Activism

A is for Activist (Raising Radicals)

17 October, 2014

A is for Activist!

“Hip hop hooray! Tom and Arthur are getting ready for their wedding!” A classic theme for our doll play; getting married. Everyone is getting married these days for Ramona. It is all about the marriage. (Even the biscuits tie the knot before she eats them.) I slip the gay dad’s union in without Ramona batting an eye lid. I figure it is our role to balance out any limiting and exclusive social conventions through our play, right? We tackle all sorts of progressive stuff with those dolls.

It’s a bit of a tightrope. As all of these parenting acts are. How do we guide children into open mindedness? How do we instill a status quo challenging inquisitiveness? Must we? Should we?

I have always thought my role was to raise radicals. We attend peace and environmental marches with gusto. I try and tackle any “isms” that dare cast their shadow upon our lives.

But I’m beginning to think that the biggest thing I can do is simply give our children the space to be who they are, to find what they are naturally drawn to. To allow them to question everything, to be authentic.  To trust themselves, to respect themselves. I think these things are perhaps the foundations that every radical stands upon. Less then what I do with them. Do you know what I mean?

I do think we can nurture a questioning environment. And I thank books for helping me do this. The girls were recently giving A is for Activist by Innosanto Nagara. (Actually, they were given it by Thalia of Sacraparental.com, not Innosanto. Thalia wrote 6 Ways Children Can Change the World this week, which I found quite thought provoking!) A is for ActivistA is for Activist A is for Activist A is for Activist  It is a brilliant little book – one that every kid should have upon their shelves.  Imagine a world where words like “feminist” and “grassroots” and “abolitionist” are a part of every child’s vocab.

(How is it that children manage to pick up swears so easily? Rather than classic human rights lingo, huh?)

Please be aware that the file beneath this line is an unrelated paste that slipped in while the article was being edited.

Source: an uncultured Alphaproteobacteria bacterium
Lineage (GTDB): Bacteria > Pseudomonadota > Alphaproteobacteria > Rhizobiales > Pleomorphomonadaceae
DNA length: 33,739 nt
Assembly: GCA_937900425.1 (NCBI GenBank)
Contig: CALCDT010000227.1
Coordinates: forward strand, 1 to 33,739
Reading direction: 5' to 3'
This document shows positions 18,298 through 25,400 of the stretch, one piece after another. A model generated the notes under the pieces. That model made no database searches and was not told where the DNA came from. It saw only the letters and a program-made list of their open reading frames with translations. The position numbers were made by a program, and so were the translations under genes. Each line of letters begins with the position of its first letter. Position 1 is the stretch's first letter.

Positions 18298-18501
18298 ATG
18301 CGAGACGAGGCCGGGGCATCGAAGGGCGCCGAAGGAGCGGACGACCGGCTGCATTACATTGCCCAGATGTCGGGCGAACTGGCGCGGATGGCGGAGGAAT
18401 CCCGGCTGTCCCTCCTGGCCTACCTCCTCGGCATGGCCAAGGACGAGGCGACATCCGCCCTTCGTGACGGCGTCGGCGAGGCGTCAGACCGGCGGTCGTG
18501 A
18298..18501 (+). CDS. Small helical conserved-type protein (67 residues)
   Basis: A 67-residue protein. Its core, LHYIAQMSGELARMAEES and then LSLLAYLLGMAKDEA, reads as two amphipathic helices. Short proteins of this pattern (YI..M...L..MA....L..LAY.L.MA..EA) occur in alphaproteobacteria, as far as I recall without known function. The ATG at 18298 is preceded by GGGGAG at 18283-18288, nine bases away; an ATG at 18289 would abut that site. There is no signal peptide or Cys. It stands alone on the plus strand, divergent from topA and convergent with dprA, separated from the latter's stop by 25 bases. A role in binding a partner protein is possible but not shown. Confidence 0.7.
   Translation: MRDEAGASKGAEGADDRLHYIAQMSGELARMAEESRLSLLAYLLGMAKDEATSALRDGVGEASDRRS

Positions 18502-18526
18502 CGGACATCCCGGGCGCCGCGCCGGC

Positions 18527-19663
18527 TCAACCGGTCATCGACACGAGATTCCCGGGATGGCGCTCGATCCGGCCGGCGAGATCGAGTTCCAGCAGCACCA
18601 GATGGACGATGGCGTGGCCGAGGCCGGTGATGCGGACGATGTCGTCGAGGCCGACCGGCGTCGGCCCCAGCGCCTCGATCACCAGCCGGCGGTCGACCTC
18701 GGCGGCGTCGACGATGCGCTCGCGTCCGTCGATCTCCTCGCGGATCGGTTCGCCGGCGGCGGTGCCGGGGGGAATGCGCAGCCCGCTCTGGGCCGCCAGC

We also hunt out the books recommended by a Mighty Girl…

We have an open door policy with books (although, you know I sometimes can’t help myself tweaking boy knights into girl knights) but I try really hard to bring in stories that nurture a perspective that includes and celebrates difference and diversity and action.

And I’m trying largely to trust that the way of being with our children is as much as important as what we do with our children, if we really care about raising radicals. It isn’t wholly necessary to represent the rights of homosexual people in every doll game, y’know?

And I’m also trying to come to terms with not raising a radical! To just love whomever they are, and whatever they love.

And mostly, I’m trying to put my own adult privilege under the microscope and attend to my own inner urges to control. Because our world will only ever become more equal if each child understands that power shouldn’t be used over another person.

As the ever challenging Teresa Brett puts it, in Parenting for Social Change:parenting for social change
Would love to hear from your radical family!

A is for Activist is available from here from the Book Depository – currently discounted on there and with free delivery, whoopville!- or ask your local independent to stock it!

This blog is for Blog Action Day 2014! Do check out all the blogs that have joined in today, and my previous year’s contributions:

Landgrabs- where roots and rights count for nothing

Occupy London- a glimpse of utopia

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10 Comments

  • Reply Eumaeus 17 October, 2014 at 9:12 am

    If you get worn out raising radicals, you could raise hippies. In which case I recommend reading a number of books by Byrd Baylor. You never know what you’ll get though. My parents tried to raise a corporate accountant and they got a radical.

  • Reply Exsugarbabe 17 October, 2014 at 9:15 am

    I love my kids because they question everything, bring up kids with an education from you and the world around them.
    Exsugarbabe recently posted…Mc Donalds, eleven year olds and Marxism.My Profile

  • Reply Mel Wiggins 17 October, 2014 at 9:43 am

    Awww, I love this and resonate and nod my head and am a few clicks away from ordering that booky book for Levi. I’m with you. I reckon we are both after ‘free radicals’ as kiddos. Radically free and able to search out their own thoughts/opinions with the safety of modelling, loving, radical (sometimes sweary) parents xo